Earlier this summer, during a visit to Kelowna, Premier Christy Clark was asked by Global TV’s Rick Webber about the government’s plans for creating a national park in the South Okanagan.
When Mr. Webber noted that public opinion polls have found strong support for the idea, the premier disagreed, saying “there’s competing surveys” that show a majority do not want a park in the South Okanagan.
For those who follow this issue, the premier’s comments were a revelation. A competing survey or surveys? Majority opposition to the park? To paraphrase Oliver Twist: please, madam, may we have some more — information that is.
It is a matter of record that public attitudes toward the park were surveyed in 2010 and 2015 by Vancouver-based McAllister Opinion Research. As Mr. Webber noted correctly in his interview with the premier, both surveys showed support for the park running at about two or three to one in the South Okanagan. And in both cases, the results were made public along with details on sample size, methodology and so on.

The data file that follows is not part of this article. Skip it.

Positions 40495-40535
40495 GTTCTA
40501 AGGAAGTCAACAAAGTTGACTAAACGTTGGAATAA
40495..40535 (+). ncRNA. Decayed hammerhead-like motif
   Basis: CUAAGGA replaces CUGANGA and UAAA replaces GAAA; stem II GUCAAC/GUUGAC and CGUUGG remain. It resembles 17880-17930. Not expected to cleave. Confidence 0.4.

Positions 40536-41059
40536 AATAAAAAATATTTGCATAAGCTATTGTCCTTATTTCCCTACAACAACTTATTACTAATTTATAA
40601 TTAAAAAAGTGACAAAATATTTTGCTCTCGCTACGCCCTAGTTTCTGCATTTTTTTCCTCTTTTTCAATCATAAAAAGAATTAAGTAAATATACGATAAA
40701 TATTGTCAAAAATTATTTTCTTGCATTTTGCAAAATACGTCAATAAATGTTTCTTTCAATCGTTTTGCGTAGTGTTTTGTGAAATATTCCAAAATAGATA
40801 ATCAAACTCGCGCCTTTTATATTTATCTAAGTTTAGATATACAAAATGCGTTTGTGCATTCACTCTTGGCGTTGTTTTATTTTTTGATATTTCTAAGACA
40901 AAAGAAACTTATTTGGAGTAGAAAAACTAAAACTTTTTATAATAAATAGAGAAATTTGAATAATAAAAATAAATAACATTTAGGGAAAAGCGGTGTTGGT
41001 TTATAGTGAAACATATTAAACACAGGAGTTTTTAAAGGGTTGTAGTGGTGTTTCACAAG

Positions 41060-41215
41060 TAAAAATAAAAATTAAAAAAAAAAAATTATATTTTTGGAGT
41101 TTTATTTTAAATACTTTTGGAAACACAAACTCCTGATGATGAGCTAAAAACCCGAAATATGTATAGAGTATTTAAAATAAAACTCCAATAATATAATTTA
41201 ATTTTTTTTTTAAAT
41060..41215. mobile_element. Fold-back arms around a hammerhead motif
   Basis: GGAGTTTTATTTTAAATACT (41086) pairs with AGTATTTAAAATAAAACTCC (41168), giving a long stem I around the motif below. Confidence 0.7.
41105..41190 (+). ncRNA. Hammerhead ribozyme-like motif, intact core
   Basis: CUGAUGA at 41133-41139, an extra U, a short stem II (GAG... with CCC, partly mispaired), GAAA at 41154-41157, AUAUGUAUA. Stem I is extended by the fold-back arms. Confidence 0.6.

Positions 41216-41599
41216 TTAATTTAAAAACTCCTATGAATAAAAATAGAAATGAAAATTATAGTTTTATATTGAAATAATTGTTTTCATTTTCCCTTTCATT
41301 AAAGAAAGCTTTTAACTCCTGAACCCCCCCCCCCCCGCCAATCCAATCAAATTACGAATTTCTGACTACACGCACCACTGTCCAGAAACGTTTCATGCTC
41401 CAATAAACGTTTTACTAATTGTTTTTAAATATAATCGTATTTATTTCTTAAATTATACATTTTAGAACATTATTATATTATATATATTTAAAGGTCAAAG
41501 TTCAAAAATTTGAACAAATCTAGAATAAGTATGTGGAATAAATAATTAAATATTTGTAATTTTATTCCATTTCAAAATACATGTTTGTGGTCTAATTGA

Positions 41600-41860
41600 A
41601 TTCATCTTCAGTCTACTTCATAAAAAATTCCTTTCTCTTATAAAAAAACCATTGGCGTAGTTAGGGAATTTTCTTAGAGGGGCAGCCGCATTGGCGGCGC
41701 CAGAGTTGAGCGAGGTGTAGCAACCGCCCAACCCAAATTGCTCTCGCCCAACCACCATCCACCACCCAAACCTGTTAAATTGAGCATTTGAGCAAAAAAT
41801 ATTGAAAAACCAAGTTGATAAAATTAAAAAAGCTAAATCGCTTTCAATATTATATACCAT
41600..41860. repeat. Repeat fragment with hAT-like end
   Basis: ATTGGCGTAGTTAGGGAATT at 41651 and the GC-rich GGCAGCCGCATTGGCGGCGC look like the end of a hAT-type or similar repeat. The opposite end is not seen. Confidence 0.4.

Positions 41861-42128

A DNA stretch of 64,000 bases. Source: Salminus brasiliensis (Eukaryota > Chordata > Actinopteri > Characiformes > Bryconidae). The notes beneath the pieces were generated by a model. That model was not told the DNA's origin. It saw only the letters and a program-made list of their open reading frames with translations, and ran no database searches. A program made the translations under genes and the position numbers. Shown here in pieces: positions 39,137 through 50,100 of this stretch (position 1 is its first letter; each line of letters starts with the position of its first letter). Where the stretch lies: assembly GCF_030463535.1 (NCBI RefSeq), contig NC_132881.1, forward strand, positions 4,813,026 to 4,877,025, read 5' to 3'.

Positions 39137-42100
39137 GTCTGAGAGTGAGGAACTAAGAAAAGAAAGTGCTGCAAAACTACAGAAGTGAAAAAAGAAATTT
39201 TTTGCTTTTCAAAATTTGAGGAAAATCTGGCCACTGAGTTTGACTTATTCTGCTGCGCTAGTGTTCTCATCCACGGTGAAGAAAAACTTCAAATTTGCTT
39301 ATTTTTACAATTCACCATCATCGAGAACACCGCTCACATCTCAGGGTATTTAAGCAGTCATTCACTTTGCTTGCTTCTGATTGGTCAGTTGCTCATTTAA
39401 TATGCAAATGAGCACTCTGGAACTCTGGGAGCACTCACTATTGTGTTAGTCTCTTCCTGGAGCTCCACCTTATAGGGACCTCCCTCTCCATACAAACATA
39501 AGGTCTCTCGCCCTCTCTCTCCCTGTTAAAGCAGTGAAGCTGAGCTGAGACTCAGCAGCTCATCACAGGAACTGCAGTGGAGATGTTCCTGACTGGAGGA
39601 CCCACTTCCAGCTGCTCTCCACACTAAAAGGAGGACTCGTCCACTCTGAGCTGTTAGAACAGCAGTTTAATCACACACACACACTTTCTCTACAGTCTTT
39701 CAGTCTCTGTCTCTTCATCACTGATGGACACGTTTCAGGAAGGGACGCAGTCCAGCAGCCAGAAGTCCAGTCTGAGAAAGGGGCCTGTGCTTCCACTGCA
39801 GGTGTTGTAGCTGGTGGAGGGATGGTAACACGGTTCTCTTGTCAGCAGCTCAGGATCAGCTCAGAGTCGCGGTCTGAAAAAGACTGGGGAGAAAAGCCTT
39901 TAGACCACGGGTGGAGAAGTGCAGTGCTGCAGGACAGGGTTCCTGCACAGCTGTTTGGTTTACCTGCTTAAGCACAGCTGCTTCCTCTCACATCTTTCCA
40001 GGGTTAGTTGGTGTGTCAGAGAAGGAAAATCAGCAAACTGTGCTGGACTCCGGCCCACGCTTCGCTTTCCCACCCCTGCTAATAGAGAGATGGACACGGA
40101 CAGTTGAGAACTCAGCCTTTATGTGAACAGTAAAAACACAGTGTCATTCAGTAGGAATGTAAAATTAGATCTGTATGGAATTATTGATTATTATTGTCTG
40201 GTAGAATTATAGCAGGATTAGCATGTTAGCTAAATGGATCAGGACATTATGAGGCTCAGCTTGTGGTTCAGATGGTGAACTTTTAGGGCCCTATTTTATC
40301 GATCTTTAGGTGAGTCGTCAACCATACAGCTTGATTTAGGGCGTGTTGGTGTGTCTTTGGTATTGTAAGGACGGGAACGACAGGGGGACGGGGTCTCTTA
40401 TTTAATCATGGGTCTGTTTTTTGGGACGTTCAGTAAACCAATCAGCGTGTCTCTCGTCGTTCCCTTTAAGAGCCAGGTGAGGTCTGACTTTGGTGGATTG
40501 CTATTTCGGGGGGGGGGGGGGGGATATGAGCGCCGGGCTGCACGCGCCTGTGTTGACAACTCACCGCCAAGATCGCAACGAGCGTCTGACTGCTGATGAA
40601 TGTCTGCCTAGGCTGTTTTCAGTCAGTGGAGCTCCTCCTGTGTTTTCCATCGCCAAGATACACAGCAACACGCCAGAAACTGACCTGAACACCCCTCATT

Since these are clearly not the surveys cited by the premier, a number of questions arise: What survey or surveys was she referring to? Who did them? When? What was the methodology? What was the cost? Who picked up the tab? Was it the taxpayers of B.C.? If so, why are the results under wraps?
Anyone wishing to put these or other questions directly to the premier can try the following — email: email@example.com; phone: 250-387-1715; facsimile: 250-387-0087; mailing address: PO Box 9041 Stn Prov Govt, Victoria, B.C. V8W9E1.